European nations have been stepping up security engagements with the Indo-Pacific amid China's maritime assertiveness, given the significance of the region in shaping the future international order, said Bonji Ohara, a senior fellow at Japanese think tank the Sasakawa Peace Foundation.
Britain dispatched a carrier strike group led by the Queen Elizabeth to the Indo-Pacific in 2021 for the first time, and announced ahead of the three-day summit in Hiroshima that it plans to deploy it again to the region in 2025.
A German navy frigate, meanwhile, made a port call in Tokyo in 2021, marking the first visit to Japan by a military vessel of the country in about 20 years. France, with overseas territories in the Indo-Pacific, has been sending its warships into the South China Sea, where Beijing has been pushing its territorial claims.
But Ohara, a former naval attache in China who is well-versed in Chinese politics, was doubtful whether the G-7's European members, apart from close U.S. ally Britain, would take actions that would risk entering into "confrontation" with China.
The G-7's seeming convergence of position on the Taiwan issue was called into question when French President Emmanuel Macron said in April that Europe should not be a "follower" of either the United States or China, cautioning against being drawn into a crisis over the island amid the two countries' rivalry.
Macron made the statement in a media interview during his visit to China, where European plane maker Airbus SE clinched a purchase agreement for 160 commercial aircraft.
Possibly to play down any concerns over Macron's remarks, which triggered a backlash from elsewhere in Europe and the United States, the G-7 leaders doubled down in the communique on the "importance of peace and stability across the Taiwan Strait" and noted that "there is no change in the basic positions of the G-7 members on Taiwan."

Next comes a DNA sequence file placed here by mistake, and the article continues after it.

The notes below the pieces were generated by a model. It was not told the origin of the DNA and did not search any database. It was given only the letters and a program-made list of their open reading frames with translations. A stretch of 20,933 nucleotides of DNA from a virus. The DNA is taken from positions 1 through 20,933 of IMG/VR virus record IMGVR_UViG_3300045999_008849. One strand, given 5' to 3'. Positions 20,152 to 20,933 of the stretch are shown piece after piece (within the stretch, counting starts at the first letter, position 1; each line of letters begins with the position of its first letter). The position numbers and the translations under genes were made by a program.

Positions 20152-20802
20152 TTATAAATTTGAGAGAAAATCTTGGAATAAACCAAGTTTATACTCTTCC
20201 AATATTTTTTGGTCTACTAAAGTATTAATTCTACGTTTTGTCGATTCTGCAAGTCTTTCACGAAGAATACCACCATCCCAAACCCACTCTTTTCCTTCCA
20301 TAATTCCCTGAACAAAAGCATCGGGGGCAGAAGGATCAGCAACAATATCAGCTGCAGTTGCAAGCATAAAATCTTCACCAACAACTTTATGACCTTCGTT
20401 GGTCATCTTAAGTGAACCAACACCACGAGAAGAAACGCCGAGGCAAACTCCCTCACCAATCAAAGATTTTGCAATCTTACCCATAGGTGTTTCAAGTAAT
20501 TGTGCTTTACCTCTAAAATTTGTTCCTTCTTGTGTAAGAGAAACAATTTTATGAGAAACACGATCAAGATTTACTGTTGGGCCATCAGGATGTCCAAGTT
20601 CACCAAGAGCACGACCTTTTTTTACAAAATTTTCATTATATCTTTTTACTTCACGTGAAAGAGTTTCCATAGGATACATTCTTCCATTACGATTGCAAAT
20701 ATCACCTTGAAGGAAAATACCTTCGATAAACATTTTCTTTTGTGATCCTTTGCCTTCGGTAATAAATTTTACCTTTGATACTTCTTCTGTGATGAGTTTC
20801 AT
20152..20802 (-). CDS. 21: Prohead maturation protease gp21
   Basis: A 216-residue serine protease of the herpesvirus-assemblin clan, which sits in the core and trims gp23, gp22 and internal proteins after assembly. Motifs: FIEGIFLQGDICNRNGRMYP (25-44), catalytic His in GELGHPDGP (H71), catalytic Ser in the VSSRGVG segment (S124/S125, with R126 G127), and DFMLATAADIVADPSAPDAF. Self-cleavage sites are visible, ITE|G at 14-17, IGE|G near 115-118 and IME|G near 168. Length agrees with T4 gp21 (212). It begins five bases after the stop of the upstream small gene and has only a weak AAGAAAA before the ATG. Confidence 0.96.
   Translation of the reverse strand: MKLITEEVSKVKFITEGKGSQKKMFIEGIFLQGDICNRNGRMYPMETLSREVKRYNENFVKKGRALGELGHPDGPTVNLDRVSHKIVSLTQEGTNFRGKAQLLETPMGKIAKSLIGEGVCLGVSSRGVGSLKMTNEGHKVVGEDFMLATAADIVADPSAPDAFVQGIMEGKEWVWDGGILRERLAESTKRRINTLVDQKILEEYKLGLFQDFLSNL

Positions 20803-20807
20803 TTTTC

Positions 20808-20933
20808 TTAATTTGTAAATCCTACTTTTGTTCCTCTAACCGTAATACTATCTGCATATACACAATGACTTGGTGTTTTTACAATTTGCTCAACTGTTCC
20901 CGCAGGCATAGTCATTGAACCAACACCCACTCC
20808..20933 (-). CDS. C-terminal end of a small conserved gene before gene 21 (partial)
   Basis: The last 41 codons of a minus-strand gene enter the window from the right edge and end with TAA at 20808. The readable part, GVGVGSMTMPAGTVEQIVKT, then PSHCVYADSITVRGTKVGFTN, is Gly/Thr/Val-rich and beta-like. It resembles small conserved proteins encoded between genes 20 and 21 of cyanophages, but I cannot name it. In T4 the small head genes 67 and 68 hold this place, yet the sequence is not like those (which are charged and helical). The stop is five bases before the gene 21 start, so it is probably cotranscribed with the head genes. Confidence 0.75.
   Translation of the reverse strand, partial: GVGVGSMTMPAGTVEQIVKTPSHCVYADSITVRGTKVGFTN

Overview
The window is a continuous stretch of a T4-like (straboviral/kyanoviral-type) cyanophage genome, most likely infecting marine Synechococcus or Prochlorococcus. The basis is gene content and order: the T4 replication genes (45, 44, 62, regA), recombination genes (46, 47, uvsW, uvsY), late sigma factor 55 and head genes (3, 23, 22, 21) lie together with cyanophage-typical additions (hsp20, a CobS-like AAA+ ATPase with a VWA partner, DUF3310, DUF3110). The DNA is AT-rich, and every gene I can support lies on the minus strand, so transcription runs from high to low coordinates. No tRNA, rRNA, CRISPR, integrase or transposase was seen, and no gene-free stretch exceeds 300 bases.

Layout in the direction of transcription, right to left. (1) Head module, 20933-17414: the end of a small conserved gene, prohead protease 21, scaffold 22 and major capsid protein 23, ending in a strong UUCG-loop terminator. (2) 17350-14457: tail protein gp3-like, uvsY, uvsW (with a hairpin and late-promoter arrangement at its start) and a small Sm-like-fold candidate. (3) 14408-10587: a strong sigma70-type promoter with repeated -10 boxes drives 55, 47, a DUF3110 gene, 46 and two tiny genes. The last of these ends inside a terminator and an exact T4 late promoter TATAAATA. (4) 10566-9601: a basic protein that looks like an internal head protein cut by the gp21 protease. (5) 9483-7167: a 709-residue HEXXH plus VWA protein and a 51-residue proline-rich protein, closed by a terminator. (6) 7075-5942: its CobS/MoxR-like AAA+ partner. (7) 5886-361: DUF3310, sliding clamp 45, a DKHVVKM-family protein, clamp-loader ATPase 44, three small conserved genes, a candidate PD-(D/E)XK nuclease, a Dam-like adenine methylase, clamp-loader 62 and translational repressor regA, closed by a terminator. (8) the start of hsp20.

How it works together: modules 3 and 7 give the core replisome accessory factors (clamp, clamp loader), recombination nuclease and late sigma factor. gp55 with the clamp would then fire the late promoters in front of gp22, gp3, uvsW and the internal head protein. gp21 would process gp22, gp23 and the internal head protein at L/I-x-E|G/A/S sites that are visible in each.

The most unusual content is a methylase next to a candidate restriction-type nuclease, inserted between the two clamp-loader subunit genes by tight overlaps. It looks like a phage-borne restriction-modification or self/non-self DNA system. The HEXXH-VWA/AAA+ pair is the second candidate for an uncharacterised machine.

On the economic front, the G-7 members agreed to launch a platform to prevent practices of economic coercion from being used as a tool to pursue political objectives.
The move apparently takes aim at China, with Australia and Lithuania among the countries that were hit by coercive economic actions, such as being slapped with tariffs and seeing some imports suspended, on tensions over the origin of the novel coronavirus and Taiwan issues.
Giulio Pugliese, a lecturer at the Nissan Institute of Japanese Studies in Oxford University, said cooperation among G-7 members to enhance their economic security needs to be "intensified," but signaled that countries may differ in the level of measures they feel are necessary.
"Some countries may not want to fully alienate China," the expert in international relations said, while warning against steps to boost economic security becoming "protectionist" polices that would likely be unpopular among emerging and developing "Global South" nations.
Many of the nations have not sided with the United States and its allies over Russia's war in Ukraine. But collaboration with them is seen as key in the G-7 efforts to uphold their vision of a rules-based international order challenged by countries such as Russia and China.